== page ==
372. A Quiet Place

★★★½

Nestled in the thick brush of miles upon miles of corn stalk, Lee Abbott (John Krasinski) watches as an other-worldly creature sprints its way past his trembling body towards his two children trapped yards above. The terror for Abbott isn’t the impossible decision between battling this creature for his children’s lives or retreating to his home to safeguard his wife and newborn son, but the fact that no matter what he chooses, it will probably make no difference.

Like its title, “A Quiet Place” is soft-spoken, methodical and to the point. It does not bore us with empty filler of the Abbott family’s past life or their dreams for the future, its solely about this hushed family grappling with the endless conundrum of how to survive the today. While the fear initially stems from the monsters terrorizing the Abbotts, it compounds through the failure of well-designed safeguards and the inevitability of human error.

We start off with Lee and his wife Evelyn (Emily Blunt) roaming an empty town with their children in search of supplies. It’s daytime and they’re out in the open, but as long as they’re quiet, they’re safe. The monsters who’ve caused this mass extinction or apocalypse are only attracted to sound.

Of course, that no noise stuff ain’t happening. Even with soundproof walking trails, fully-fluent sign language skills, and sleeping, cooking and eating arrangements that marvelously emit no audio, some sort of noise is bound to fall between the cracks of their rickety wood floors. And when that happens, the Abbotts can only cover their mouths and hold back their screams, their fight-or-flight instinct trumped by the overpowering will to survive.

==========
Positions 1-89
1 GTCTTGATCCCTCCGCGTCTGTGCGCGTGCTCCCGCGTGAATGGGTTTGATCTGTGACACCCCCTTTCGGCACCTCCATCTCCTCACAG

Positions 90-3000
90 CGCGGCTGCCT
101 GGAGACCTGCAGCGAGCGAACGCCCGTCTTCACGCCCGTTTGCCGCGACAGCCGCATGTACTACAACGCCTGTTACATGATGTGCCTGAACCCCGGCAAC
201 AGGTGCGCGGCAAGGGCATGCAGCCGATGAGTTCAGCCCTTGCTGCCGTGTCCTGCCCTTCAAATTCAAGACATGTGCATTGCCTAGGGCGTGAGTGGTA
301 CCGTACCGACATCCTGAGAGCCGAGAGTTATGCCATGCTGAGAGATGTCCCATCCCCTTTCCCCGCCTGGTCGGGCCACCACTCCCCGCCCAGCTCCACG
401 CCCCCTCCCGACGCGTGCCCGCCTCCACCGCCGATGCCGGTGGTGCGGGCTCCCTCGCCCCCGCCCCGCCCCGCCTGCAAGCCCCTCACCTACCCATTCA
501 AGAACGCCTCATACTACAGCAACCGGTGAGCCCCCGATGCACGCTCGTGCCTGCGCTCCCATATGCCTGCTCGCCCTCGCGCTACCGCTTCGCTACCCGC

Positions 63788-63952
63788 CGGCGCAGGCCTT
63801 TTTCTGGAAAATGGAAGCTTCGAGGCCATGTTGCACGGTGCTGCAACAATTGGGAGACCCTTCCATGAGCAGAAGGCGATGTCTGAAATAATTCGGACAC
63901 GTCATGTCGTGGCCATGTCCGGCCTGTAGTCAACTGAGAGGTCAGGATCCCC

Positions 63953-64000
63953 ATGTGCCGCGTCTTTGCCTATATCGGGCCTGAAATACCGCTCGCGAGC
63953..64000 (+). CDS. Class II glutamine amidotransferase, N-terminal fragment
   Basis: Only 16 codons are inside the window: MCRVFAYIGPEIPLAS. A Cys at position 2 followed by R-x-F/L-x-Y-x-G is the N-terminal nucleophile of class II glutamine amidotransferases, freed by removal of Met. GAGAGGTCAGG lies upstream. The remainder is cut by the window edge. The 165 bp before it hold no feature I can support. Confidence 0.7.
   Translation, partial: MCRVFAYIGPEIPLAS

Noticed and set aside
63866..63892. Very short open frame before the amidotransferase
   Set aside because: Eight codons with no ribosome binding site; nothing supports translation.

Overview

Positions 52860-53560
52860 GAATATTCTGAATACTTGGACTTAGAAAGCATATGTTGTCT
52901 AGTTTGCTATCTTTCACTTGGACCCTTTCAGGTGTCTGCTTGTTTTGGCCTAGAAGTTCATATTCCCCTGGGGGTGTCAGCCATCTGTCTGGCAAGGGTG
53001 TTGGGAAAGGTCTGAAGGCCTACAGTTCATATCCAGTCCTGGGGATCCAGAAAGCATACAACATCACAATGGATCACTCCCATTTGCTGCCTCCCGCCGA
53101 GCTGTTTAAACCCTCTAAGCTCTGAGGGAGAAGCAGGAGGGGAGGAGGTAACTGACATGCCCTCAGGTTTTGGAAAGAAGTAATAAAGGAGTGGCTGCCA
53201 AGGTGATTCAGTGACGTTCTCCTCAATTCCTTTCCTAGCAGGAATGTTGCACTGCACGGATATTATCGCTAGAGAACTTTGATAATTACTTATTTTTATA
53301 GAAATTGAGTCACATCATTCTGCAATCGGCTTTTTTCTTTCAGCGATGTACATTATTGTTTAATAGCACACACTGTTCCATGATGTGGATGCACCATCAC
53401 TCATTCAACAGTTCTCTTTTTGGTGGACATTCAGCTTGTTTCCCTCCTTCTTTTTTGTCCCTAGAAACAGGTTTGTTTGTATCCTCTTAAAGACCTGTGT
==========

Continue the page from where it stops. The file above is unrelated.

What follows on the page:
Lee and Evelyn’s transformation from parents to protectors is a driving force of the film’s gripping terror. They watch as their children play board games and are in no shortage of jokes or I love you’s. But they struggle with giving their children independence and letting them become their own people. Lee and Evelyn’s biggest fear isn’t necessarily losing their children, but losing their identity of protectors if their kids no longer need their help.

But its Millicent Simmonds and Noah Jupe who bring a sense of wonder to the film through their virtuoso performances as the Abbott children, Regan and Marcus. Like Millicent in real life, Regan is hearing-impaired, a trait that seems cruelly convenient in this silent world, but still defines her as an outsider. Regan can’t tell if Lee’s constant attempts to repair her hearing device is to genuinely help her survive, or make her seem more normal in Lee’s eyes. Noah is reluctant to learn the harsh truths of adulthood, trying to get out of a father-son outdoor excursion with Lee. But when he’s left to fend for himself, he bites his complaining tongue, his newfound manhood proudly trumpeting through his closed mouth.

Krasinski, who directed the film, has created a wholly-realized, closely-confined world that feels as independent and unique as much as it is a clear homage to “Signs,” “A Nightmare on Elm Street,” and “Jurassic Park.” Even as we get accustomed to the Abbott’s survival scenario, carefully-shot scenes still evoke a new, strange sense of terror, like when Lee and Noah sprint away from an abrupt noise in the woods, or when Evelyn fights her screams in a bathtub while in labor. “A Quiet Place” is a rewarding experience, one that should be experienced in a state-of-the-art, audio-elite theater to fully engorge in the danger lurking in the silence.

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